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Brain trust

Head injury survivor joins psychology researcher

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  • Story and photo by Josh Murray
  • Published: Feb. 22, 2012
Jerry Mitchell

After suffering a severe head injury and amnesia in 2003, MU undergraduate researcher and McNair Scholar Jerry Mitchell now studies how the brain works.

Jerry Mitchell conducts psychology research. He is among an elite group of students to be named McNair Scholars. He's a volunteer and leader among peers with disabilities. In MU's Personality Dynamics Lab, he works side by side with Middlebush Professor Laura King.

In all of his endeavors, Mitchell seeks to understand how the brain works.

It's an academic interest with personal origins. Mitchell knows firsthand about the effects of trauma on brain function. On Feb. 15, 2003, on an icy interstate in Northern Indiana, his own brain was permanently altered. 

The accident

On that day, Mitchell was making the eight-hour drive from Indianapolis to his hometown, Luzerne, Mich. Mitchell, then a first-year student at ITT Technical School in Indianapolis, was a few hours into the journey when the car in front of his hit a patch of ice, spun several times and ended up in the median of Interstate 69. Avoiding the spinning car, Mitchell drove his truck into a snow bank on the side of the road.

After an unsuccessful attempt to help get the other car out of the median, Mitchell returned to his truck. However, before he could get the door open, he was sideswiped by a passing car that lost control on the same patch of ice. The car struck Mitchell's truck and then plowed through Mitchell’s legs, sending him over the car before he landed hard on the road.

“I remember sticking my key in the door, and then all I can see is a green blur,” Mitchell says. “I lost consciousness when the car hit me but woke up when my head hit the pavement.”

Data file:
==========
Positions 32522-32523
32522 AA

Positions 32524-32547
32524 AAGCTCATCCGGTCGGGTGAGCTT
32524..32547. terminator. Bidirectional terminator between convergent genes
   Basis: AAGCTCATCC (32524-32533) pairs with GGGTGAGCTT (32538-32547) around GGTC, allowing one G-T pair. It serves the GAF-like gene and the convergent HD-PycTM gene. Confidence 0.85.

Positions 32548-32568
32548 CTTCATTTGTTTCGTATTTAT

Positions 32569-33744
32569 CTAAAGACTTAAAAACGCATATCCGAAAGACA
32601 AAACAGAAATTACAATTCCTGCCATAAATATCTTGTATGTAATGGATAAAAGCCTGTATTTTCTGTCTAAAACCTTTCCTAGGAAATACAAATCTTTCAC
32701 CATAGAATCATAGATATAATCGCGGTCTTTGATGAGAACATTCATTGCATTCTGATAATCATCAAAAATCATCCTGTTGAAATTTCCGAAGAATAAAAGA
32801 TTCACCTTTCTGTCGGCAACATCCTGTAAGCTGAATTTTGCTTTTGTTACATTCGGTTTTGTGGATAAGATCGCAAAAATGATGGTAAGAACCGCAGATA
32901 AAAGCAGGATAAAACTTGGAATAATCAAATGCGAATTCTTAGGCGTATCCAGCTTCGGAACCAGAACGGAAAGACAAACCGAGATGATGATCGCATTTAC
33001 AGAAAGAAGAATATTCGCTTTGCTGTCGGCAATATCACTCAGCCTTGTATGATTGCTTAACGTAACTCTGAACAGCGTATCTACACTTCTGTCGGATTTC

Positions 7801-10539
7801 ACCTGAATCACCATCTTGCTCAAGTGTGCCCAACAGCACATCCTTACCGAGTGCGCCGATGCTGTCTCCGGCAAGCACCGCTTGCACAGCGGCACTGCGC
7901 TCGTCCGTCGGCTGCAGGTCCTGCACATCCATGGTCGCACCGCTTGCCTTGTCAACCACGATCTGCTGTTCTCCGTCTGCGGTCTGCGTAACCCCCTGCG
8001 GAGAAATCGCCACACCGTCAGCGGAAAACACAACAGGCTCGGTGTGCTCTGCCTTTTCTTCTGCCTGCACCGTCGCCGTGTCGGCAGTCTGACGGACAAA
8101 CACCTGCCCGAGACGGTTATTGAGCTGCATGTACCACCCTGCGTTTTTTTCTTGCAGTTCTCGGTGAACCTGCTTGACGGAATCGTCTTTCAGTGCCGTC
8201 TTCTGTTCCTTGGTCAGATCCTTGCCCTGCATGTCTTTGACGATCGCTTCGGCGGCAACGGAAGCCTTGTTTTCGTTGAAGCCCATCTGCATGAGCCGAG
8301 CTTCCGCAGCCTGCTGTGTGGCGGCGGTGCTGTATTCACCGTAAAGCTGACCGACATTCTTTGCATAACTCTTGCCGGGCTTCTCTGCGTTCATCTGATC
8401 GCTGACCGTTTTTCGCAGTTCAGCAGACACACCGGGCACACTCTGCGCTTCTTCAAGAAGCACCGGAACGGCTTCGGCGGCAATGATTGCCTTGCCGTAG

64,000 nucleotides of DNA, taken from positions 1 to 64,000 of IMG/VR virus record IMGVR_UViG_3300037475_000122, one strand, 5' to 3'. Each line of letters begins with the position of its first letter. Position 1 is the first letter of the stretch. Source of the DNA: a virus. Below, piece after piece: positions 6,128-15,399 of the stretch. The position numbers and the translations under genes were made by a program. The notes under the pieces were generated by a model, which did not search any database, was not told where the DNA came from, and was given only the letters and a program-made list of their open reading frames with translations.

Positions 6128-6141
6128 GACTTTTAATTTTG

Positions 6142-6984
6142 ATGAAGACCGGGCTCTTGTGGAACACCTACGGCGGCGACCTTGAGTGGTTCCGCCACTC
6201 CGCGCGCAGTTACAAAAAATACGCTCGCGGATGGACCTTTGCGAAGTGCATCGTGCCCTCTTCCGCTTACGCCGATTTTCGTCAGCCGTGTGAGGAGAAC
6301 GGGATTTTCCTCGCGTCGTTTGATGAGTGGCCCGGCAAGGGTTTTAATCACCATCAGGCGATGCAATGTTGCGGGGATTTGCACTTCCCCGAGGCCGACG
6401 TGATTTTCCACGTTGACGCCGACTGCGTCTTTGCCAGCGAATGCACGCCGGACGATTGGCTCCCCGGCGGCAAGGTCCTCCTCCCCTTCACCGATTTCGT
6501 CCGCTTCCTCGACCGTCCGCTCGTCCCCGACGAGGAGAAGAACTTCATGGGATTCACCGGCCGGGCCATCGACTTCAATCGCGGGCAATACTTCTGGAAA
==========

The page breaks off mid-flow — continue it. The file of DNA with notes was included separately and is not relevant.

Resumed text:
It was Mitchell's second accident that year. Just six months earlier, a car had sped through a traffic light and smashed into the driver’s side door of the car Mitchell was driving. A crushed pelvis, fractured liver and ruptured spleen put him in the hospital and kept him off his feet for three months.

This time, his stay in the hospital would be longer and his recovery would be more difficult. Mitchell was rushed by helicopter to the nearest hospital where he spent nearly nine hours in surgery.

His left foot had been caught in the car that hit him, causing severe damage to the foot, ankle and leg. The side of his face had hit the windshield of the oncoming car, causing it to turn purple and swell up. He also had serious head trauma from landing on the frigid asphalt of the interstate.

Mitchell was in surgery when his parents arrived at the hospital. They were immediately met by the chaplain, who told them Mitchell might not survive.

“I had lost so much blood,” Mitchell says, “and with the head trauma, they weren’t sure if I would wake up after being in surgery for so long.”

He would undergo seven additional surgeries over the next month and a half, including an experimental procedure in which doctors removed his left abdomen bank and used it to sculpt a new foot for him.

Memory loss

The physical injuries were one thing, but the mental damage was another.

Mitchell went through a battery of psychological tests to determine the extent of the head trauma and showed traits of retrograde amnesia, which is the loss of access to events that occurred or information that was learned before an injury.

Doctors estimated that Mitchell initially lost somewhere between 14 and 20 years of memory. He had to re-learn how to do everything from walking to using silverware. In addition, he had several short-term memory issues that caused him even to forget to eat.

His doctors said his was the worst case they had ever encountered. Mitchell became a guinea pig for several procedures, with doctors telling him, “If it will work for your case, it will work in any case.”